“We want people to speak English so they can be part of their communities more fully,” Tsu said. “But D.A. King filed a couple complaints against school districts that did this, and now school districts are for the most part not offering English classes.”

In Decatur, the high-stakes nature of a complaint filed by the lieutenant governor and gubernatorial candidate explain in part why the city is fighting back so aggressively. The city is “blessed with smart, principled, courageous leaders who are not willing to be bullied by an official using the powers of his office to obtain higher office,” Downs said.

The IERB itself has treated Cagle’s complaint as more of a priority than previous complaints. In February, it held a hearing in which it heard 14 complaints filed by King, dating back to September 2016. But in May, it said it would be issuing a decision on Cagle’s complaint in June, just seven months after it was first filed. (In mid-June, the IERB indefinitely put off the decision date.)

King is the founder and president of the Dustin Inman Society, which the Southern Poverty Law Center classifies as an anti-immigrant hate group. Kent, the IERB member who recused himself, has written for the Dustin Inman Society’s blog, as well as other nativist publications, according to the SPLC.  

There is no penalty for filing a frivolous complaint with the board, which makes it subject to abuse. Even Hanley, the IERB chair, pointed out this flaw at an IERB hearing in February.

“Some of these complaints are pretty loose. Small counties pay a lot of money to defend against what could be frivolous complaints. I don’t think any of these complaints are frivolous but some of them are pretty close. We take complaints seriously and also take seriously protecting taxpayer dollars,” the SPLC reported Hanley said. Kent, for his part, pushed back. “We don’t need to do anything about it, we can dismiss complaints,” he said, according to the SPLC.

Last month, Tennessee passed an anti-sanctuary bill that creates sanctions for localities found to violate the law, while South Carolina’s governor has pushed a proposal that would require local jurisdictions to annually prove to the state’s law enforcement division that they are in compliance with federal immigration laws. But what Georgia has — a standalone entity that hears complaints from the public and has broad powers to subpoena and sanction — appears to be the only body of its kind across the country.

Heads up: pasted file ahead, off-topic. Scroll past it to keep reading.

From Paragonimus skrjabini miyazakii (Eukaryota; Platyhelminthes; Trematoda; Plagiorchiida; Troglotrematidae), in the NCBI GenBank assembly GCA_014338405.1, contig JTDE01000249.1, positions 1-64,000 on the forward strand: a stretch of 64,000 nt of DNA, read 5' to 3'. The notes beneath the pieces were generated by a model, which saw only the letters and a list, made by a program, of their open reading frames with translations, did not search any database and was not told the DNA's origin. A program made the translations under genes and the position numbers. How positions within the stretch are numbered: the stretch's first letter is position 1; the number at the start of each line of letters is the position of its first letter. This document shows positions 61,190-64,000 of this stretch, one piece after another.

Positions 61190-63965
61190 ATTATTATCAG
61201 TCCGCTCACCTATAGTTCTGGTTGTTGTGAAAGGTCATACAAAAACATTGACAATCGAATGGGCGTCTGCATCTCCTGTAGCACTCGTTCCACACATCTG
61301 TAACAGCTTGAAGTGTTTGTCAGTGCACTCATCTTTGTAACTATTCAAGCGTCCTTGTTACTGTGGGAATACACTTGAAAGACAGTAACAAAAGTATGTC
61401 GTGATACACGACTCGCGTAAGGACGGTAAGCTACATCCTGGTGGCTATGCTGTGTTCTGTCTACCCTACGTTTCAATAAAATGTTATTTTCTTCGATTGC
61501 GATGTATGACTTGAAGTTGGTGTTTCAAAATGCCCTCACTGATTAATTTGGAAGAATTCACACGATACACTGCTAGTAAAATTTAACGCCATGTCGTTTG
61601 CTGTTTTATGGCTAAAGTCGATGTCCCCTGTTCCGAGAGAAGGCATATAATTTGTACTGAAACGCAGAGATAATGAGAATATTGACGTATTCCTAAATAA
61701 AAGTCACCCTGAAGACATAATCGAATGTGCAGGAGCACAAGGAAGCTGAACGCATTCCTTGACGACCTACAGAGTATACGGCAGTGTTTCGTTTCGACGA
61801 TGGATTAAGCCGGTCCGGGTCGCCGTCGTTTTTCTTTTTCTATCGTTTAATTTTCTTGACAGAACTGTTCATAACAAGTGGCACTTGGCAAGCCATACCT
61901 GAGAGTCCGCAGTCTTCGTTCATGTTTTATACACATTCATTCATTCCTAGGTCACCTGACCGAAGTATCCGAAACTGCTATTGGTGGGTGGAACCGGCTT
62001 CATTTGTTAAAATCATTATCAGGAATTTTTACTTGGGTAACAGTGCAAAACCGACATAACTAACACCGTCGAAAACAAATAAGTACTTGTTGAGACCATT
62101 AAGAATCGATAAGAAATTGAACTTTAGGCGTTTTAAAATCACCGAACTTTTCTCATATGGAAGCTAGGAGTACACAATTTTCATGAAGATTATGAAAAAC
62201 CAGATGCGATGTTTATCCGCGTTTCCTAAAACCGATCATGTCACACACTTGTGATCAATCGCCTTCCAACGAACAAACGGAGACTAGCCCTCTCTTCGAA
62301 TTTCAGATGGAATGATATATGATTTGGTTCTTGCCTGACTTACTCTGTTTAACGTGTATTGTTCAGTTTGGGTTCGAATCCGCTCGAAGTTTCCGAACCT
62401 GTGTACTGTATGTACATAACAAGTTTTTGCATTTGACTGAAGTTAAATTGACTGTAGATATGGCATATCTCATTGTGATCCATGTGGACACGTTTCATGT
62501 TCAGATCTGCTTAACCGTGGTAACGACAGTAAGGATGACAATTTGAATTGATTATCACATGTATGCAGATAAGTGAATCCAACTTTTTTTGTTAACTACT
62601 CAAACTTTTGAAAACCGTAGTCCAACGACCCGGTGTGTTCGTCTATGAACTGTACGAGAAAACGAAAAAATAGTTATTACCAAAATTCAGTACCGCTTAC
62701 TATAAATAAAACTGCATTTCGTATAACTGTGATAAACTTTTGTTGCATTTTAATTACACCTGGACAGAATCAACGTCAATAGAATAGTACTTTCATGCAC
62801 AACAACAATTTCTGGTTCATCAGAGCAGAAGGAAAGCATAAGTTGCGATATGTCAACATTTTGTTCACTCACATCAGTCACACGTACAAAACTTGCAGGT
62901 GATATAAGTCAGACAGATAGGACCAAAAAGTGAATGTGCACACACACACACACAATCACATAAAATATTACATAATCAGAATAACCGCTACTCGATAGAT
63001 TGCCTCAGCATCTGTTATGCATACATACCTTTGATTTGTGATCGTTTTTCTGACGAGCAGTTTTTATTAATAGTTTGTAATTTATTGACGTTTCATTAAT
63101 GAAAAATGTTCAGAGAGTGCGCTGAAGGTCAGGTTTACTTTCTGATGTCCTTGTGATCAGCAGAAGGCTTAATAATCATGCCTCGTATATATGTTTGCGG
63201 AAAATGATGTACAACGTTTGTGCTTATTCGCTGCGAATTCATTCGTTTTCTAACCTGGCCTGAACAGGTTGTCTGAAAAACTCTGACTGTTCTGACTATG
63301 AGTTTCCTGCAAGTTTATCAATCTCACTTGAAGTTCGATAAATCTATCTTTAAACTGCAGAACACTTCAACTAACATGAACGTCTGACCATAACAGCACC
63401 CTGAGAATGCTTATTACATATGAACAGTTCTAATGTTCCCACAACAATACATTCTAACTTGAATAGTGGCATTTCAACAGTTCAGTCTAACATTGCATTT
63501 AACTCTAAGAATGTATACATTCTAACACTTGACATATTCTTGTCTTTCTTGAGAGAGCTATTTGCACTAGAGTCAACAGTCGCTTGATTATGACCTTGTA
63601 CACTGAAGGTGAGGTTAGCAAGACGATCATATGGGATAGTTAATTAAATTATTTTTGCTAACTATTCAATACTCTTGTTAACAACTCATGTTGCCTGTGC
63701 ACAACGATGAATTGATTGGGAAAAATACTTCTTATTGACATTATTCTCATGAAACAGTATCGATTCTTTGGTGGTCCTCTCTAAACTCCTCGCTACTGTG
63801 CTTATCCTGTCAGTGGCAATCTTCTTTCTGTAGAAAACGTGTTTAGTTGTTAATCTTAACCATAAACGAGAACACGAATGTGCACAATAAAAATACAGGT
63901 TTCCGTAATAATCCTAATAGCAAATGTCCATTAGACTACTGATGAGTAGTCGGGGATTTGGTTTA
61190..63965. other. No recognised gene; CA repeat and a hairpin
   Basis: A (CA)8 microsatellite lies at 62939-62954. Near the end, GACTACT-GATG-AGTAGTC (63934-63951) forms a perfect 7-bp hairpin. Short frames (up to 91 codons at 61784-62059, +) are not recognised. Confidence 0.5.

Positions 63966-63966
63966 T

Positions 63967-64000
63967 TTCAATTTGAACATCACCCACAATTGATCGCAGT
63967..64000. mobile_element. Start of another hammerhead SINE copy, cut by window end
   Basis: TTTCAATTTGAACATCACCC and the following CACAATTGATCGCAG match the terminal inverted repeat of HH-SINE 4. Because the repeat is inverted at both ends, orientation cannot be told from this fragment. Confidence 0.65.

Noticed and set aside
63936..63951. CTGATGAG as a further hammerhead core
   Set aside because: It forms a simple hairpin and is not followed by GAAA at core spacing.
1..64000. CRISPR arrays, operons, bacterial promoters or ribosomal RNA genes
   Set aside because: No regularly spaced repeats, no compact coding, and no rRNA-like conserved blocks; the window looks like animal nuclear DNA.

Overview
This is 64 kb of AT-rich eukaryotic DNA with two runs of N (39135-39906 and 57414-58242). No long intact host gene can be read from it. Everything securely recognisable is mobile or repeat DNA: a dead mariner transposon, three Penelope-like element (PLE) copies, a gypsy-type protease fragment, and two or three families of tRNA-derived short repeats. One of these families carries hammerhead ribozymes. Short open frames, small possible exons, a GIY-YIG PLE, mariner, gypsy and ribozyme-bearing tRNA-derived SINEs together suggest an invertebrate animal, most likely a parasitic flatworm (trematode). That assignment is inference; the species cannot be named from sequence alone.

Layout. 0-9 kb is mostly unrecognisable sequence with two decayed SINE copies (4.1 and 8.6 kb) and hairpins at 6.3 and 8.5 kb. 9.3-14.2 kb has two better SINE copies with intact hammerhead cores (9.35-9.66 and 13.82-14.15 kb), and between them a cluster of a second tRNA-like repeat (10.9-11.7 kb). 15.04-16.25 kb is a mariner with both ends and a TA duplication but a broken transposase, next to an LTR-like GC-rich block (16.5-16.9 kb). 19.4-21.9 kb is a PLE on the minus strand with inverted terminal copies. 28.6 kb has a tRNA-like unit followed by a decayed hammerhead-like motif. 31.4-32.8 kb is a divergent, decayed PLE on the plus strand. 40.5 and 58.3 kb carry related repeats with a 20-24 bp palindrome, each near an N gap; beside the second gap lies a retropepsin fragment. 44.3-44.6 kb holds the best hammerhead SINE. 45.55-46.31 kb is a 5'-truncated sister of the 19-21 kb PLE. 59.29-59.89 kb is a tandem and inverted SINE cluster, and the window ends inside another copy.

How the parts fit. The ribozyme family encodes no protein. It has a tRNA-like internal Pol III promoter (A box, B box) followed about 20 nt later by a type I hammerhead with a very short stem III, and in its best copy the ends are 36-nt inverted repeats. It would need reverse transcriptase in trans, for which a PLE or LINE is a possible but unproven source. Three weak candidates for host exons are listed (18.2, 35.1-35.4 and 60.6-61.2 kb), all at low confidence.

Decatur is not the only Georgia locality with a nondetainer policy, but it is the only one Cagle has accused of violating the state’s anti-sanctuary law. The reason, according to Cagle’s opponents, is transparently political.

“People in Decatur weren’t going to vote for him in the first place.”

Decatur is an overwhelmingly Democratic city, whereas other Georgia localities with nondetainer policies have slightly more mixed voting records. For example, Fayette County, which adopted a nondetainer policy in 2015, has not elected a Democratic president in more than 40 years. Critics have pointed out that by targeting Decatur, Cagle is able to court GOP voters who value a tough-on-immigration candidate. “I think they know that this complaint is baseless from a legal perspective, but from a political perspective, I believe that he feels he doesn’t have anything to lose, given that Decatur is where it is politically — it’s a progressive haven, basically,” said Shahshahani. “He doesn’t have anything to lose by going after Decatur because people in Decatur weren’t going to vote for him in the first place,” she said.

Downs, the city attorney, said city officials don’t recall getting a detainer request from ICE, ever. Cagle “chose not to go after DeKalb County sheriff who has a nondetainer policy, he chose not to go after city of Atlanta, which has until recently had a nondetainer policy,” Downs said. Rather, the lieutenant governor chose to “pick on” a 4.4-square-mile city of 22,000 people, he said.

Decatur does not have a jail, which means that people arrested in the city are generally booked in DeKalb County. (As of November 2017, DeKalb County had received 3,178 detainer requests, according to an analysis of ICE data by the Transactional Records Access Clearinghouse at Syracuse University.)

Bryan Cox, an ICE spokesperson, said that ICE detainers are sent to the detention center where the person was booked. “The city’s statement may be technically accurate only in the sense that it doesn’t have a city jail, so persons arrested in the city are booked into the county facility, which means the detainer is sent to county rather than to city officials,” Cox said.

Still, the implications of a Cagle victory at the IERB could resonate beyond Decatur. “This issue is about honoring the laws of our nation and state to ensure that criminal illegal aliens who commit serious crimes against our society are arrested, deported, and never allowed to commit crimes against Georgians again,” Kanso said. The IERB complaint against Decatur, he said, has the potential to set a precedent “for any other city or county that seeks to provide sanctuary for criminal illegal aliens.”

Update: June 18, 2018, 8:46 p.m.
The Immigration Enforcement Review Board on Friday cancelled the June 27 review panel hearing during which it was supposed to issue its decision on Lt. Gov. Casey Cagle’s complaint. The piece has been updated to reflect that.

Top photo: Republican Lt. Gov. Casey Cagle speaks with supporters during an election-night watch party in Gainesville, Ga., on May 22, 2018.